With Sky in Google Earth, you can travel across the vastness of the night sky, making tour stops at 125 of the most popular Hubble images. Though these celestial objects are far away from Earth, you can reach them in a few seconds with Sky in Google Earth.
Travelers can begin their celestial tour by selecting "Switch to Sky" from the "view" drop-down menu in Google Earth. From here, an object, such as the Eagle Nebula - the so-called pillars of creation - or even a category, such as colliding galaxies, can be selected from a menu. You will first get a view of the sky showing the constellations surrounding your selected object. As you zoom in, the constellations disappear and your chosen object emerges from the background.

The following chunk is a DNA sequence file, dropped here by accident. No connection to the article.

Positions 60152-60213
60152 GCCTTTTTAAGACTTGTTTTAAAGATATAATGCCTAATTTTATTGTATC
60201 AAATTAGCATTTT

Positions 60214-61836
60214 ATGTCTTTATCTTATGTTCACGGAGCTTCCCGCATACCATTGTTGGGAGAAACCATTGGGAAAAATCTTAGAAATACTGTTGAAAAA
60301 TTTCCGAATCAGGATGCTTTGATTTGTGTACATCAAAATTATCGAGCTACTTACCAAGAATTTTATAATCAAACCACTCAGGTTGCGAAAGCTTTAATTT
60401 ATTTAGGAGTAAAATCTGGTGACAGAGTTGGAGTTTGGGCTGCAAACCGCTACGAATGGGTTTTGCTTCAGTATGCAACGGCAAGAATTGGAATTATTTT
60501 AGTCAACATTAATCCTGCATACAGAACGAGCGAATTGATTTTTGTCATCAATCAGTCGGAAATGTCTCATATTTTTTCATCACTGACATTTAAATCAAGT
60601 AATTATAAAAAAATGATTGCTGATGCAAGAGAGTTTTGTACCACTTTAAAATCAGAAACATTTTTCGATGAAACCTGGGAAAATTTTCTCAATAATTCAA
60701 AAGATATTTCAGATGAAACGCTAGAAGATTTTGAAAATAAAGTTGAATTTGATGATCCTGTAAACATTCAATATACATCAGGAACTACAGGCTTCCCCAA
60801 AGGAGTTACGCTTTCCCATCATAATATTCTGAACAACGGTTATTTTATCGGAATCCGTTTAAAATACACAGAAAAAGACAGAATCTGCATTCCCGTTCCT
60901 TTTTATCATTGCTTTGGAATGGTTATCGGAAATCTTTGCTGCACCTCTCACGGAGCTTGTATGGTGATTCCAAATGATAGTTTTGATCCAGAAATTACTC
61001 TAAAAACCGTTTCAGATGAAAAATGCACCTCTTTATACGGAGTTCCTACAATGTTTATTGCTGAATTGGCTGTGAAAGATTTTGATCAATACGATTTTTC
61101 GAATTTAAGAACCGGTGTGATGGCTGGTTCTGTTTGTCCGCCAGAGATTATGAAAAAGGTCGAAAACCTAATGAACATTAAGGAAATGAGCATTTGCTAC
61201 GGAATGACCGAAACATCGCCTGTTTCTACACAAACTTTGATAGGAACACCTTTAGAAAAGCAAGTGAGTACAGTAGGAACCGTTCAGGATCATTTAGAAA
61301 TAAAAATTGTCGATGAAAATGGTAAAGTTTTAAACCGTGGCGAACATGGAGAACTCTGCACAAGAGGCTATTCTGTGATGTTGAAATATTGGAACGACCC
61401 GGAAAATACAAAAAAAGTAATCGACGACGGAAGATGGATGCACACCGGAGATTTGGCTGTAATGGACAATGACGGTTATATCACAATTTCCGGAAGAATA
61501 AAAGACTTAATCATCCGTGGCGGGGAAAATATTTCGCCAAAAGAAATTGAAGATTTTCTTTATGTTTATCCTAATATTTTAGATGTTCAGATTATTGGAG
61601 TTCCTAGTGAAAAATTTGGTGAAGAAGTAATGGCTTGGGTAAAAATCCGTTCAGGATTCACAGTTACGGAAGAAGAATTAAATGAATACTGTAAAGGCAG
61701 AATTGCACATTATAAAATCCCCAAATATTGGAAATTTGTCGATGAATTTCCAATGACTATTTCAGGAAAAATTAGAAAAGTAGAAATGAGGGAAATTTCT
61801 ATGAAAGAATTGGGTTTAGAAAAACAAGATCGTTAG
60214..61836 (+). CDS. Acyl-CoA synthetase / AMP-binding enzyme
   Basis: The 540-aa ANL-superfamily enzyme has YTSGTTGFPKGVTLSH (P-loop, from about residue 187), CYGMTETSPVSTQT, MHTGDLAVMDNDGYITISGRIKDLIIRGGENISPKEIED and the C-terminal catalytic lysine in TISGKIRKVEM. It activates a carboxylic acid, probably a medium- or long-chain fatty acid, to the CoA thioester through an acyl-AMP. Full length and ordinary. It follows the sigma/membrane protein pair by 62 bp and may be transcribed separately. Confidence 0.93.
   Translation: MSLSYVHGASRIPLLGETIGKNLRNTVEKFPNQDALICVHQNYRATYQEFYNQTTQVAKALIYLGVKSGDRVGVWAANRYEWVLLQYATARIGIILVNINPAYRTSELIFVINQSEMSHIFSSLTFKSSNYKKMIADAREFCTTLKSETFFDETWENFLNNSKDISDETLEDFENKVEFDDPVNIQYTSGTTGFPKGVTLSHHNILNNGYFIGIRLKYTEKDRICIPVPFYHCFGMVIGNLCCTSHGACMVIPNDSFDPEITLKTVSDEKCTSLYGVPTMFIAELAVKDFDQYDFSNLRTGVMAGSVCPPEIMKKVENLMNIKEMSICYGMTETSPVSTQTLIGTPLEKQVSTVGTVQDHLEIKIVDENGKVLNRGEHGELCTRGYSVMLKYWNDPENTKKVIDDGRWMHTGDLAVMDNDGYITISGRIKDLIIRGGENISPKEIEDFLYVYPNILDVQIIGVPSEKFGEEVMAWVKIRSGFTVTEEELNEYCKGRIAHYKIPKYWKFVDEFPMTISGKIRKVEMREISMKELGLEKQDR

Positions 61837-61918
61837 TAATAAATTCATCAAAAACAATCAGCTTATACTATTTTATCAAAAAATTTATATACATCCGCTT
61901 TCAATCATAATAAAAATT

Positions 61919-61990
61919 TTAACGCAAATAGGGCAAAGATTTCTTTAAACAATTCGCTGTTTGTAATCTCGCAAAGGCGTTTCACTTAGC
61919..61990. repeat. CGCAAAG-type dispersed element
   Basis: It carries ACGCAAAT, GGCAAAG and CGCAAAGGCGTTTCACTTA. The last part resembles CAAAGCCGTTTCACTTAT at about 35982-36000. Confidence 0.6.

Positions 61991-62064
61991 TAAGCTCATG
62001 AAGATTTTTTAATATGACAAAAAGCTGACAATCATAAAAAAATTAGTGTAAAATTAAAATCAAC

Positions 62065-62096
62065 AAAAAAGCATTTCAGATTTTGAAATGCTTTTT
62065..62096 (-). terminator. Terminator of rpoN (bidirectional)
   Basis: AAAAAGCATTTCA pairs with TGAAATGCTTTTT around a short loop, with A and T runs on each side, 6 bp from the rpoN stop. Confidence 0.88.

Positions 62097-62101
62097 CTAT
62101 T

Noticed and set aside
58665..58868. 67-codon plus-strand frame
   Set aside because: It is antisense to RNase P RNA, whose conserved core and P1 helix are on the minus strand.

The Hubble images are set within a background of real stars and galaxies taken by two powerful visible-light surveys of the heavens, the Digitized Sky Survey and the Sloan Digital Sky Survey. The Digitized Sky Survey comprises photographic surveys of nearly the entire sky and contains about a million objects. The Sloan survey comprises images of hundreds of millions of much fainter objects and covers more than a quarter of the sky.
“The Hubble Space Telescope is a project of international cooperation between ESA and NASA and we are now happy to see that, thanks to Hubble’s wonderful images, Sky in Google Earth is like having the heavens at your fingertips,” said Fernando Doblas, Head of ESA Communication.
Pretty pictures aren’t the only part of this versatile program. Click on the icon of the HubbleSite logo and information on the object taken from the press release or photo caption will appear. Sky in Google Earth also will provide links to the Hubble news database and other Hubble information. Newly released Hubble pictures will be added to the Sky in Google Earth program as soon as they are issued. Sky in Google Earth is produced by Google, through a partnership with Space Telescope Science Institute, Hubble’s home institute.
Lars Christensen | alfa
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